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  22.  
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    Anonymous Coward, Feb 10th, 2010 @ 4:19pm

    Re: Re:

    But justice is too difficult for people with poor evidence, so TAM would rather just get skip it.

     

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  23.  
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    Anonymous Coward, Feb 10th, 2010 @ 4:45pm

    Re:

    http://www.techdirt.com/article.php?sid=20100107/0210227646#c84

    "It did give me an idea. For the next file sharing care, we close down the internet, and inspect every computer system attached to see who has the file. Then we charge the infringer $10 per copy, with no upper limit." - Classic TAMMY

     

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  24.  
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    Epsyle (profile), Feb 10th, 2010 @ 5:28pm

    Re: Re:

    I'm in Aus and haven't noticed anything being blocked, or even anything on the morning news about it. They might still be just "thinking" about it.

     

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  25.  
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    Yeebok (profile), Feb 10th, 2010 @ 10:15pm

    It's pretty telling that the most positive thing about Exetel is that they've decided to follow the law (once the iiNet decision is made) rather than kicking users off based on allegations like they used to. Then they make it a PR exercise about how good they are !? err .. LOL.
    I'm an iiNet subscriber, and have never been happier (regardless of the outcome in that case). In the 30+ calls I've needed to make to them in the 18 months I've been with them, one has taken more than 5 minutes and not been resolved first call (and that particular one was a Sunday night, with the Monday being a public holiday). Generally you get answered on the third ring, speak to a person who fixes it, and you hang up happy within 5 minutes. *THAT* Is why I'm with iiNet.

     

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  26.  
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    Yeebok (profile), Feb 10th, 2010 @ 10:19pm

    Re:

    Just last month iiNet halved the price on my VOIP, ($10 off) and then increased my 10(peak) and 15Gb(offpeak) limits to 30 and 30 (there's no such thing as "unlimited" internet in Australia, unless you're with Telstra - who shape their "unlimited" accounts). As an ISP, iiNet really do not need gimmicks, they stand pretty proudly on their service and customer focus.

     

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  27.  
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    Anonymous Coward, Feb 10th, 2010 @ 11:12pm

    Re: Re: Re:

    I'm in Aus and haven't noticed anything being blocked, or even anything on the morning news about it. They might still be just "thinking" about it.

    About 1 year (or so) ago, the Sunrise program had a quick segment (regarding the Australian internet filters) and Pete Blasina had a nice rant about how stupid it was. Kochie played the apologist and Mel sat quietly like she didn't want to lose her cushy job.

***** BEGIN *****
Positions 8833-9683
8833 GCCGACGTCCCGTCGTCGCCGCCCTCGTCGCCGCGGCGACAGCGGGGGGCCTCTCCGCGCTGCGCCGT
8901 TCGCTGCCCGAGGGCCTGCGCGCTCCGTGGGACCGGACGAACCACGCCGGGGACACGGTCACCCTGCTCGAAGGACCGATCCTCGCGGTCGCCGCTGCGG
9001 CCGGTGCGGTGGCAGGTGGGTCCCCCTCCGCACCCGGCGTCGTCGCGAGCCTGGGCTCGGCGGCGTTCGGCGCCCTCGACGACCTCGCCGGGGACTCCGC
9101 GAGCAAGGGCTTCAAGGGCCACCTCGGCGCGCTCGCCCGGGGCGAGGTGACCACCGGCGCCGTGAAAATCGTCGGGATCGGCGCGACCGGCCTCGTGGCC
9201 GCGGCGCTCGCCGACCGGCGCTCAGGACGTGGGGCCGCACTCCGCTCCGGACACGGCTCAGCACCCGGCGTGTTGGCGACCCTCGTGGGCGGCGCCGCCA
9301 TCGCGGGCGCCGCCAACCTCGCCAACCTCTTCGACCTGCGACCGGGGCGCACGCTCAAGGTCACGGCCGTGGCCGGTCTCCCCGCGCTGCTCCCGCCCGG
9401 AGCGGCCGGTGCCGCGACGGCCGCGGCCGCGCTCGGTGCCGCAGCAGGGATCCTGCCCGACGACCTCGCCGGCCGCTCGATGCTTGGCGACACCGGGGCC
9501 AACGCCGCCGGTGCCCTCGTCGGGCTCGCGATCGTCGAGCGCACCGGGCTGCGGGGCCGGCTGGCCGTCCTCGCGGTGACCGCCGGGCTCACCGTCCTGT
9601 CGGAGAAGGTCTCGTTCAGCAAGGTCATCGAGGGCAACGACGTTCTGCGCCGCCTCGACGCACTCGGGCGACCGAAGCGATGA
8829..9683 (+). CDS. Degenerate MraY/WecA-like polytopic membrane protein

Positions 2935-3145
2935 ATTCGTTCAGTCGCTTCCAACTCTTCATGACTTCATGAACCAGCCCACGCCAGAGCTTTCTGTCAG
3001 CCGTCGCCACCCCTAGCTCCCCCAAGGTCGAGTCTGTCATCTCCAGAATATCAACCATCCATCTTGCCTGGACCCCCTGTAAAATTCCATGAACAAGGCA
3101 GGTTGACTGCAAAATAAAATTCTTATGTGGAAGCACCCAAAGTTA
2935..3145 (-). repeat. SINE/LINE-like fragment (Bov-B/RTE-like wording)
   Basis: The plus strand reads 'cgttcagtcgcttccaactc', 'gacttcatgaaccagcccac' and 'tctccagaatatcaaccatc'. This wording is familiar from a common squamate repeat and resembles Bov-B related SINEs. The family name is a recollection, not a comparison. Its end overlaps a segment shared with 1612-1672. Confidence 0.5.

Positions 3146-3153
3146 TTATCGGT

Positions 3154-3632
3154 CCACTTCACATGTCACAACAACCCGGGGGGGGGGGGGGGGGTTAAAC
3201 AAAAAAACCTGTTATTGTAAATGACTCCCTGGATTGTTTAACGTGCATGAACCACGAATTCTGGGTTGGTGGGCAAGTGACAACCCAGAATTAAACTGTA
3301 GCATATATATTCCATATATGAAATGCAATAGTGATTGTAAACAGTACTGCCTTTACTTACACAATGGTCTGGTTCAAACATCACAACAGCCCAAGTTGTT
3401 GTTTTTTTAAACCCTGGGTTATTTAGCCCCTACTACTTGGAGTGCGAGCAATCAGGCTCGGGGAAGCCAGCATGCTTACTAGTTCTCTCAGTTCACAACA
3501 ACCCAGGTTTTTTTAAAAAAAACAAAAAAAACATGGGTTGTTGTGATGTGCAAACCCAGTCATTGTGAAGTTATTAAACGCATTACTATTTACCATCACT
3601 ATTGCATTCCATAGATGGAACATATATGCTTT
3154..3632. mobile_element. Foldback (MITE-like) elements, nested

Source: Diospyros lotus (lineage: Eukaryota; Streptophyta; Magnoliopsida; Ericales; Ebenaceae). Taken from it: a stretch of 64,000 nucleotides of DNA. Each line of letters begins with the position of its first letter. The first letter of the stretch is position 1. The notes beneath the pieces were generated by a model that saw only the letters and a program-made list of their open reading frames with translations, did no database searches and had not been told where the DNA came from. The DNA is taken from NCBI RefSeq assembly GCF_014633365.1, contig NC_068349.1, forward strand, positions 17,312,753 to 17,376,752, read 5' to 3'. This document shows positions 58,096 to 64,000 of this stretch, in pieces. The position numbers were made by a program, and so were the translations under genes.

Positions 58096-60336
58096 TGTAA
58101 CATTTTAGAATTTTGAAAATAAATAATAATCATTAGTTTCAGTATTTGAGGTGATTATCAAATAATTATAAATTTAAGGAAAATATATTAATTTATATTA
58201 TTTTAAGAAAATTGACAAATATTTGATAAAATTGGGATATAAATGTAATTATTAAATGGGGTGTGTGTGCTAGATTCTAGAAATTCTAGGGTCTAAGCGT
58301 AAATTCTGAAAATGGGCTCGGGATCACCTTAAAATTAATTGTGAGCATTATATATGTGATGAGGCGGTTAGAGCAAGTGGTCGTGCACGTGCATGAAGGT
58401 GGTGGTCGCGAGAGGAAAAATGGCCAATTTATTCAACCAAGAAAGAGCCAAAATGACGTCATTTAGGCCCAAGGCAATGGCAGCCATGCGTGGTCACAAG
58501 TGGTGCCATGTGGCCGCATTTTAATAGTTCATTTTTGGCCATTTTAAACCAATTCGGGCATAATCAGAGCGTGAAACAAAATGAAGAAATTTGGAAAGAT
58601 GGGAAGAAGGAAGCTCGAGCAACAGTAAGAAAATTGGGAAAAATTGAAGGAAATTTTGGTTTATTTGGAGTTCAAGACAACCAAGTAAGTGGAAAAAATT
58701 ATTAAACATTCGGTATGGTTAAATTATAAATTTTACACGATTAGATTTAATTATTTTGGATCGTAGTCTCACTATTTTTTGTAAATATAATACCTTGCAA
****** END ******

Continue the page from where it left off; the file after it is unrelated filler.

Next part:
Since then I've not seen a thing on any mainstream media about it.

    But there's been plenty of seizures of counterfeit goods, child pornography arrests, stories on internet dangers (young kid + uneducated mother = internet is bad) etc. etc. I'd postulate that the government is counting on the vast majority of the Australian population not giving a damn about ACTA & filters, and a small segment being convinced by the constant barrage of mainstream FUD*.

    *FUD: Search techdirt for TAM's commentary

     

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  28.  
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    The Anti-Mike (profile), Feb 11th, 2010 @ 2:39am

    Re: Re:

    Paul, I know that.

    But what is the process?

    Let's see. You get an IP address that has an infringer on it, you record all that information, you get your case all set up and ready to go, and then who do you take to court?

    Ahh, yes... the ISP.

    So now you start with the ISP. Since the ISP isn't obliged to give up customer data easily, you effectively have to spend all the time in court, with all the rules of admissibility of evidence, all the back and forth, maybe depositions, summoning of records, proving without a doubt, etc. Depending on how the ISP decides to play the game, it could take months or even years just to get the customer information that shows who you should have been suing in the first place.

    Congrats. Now you know who you should be suing. Now you get to go back to square 1, and start all over, except that all of your evidence is now in public record, and the offender has had a year to completely scrub his computer, destroy and CDs he might have made, empty out his ipod, and perhaps even buy a new computer, get another ISP, etc.

    So now you get to spend maybe another year or 5 in court trying to prove that the guy is guilty, but you don't have access to the computer that did the deeds, you have no evidence from his home, etc.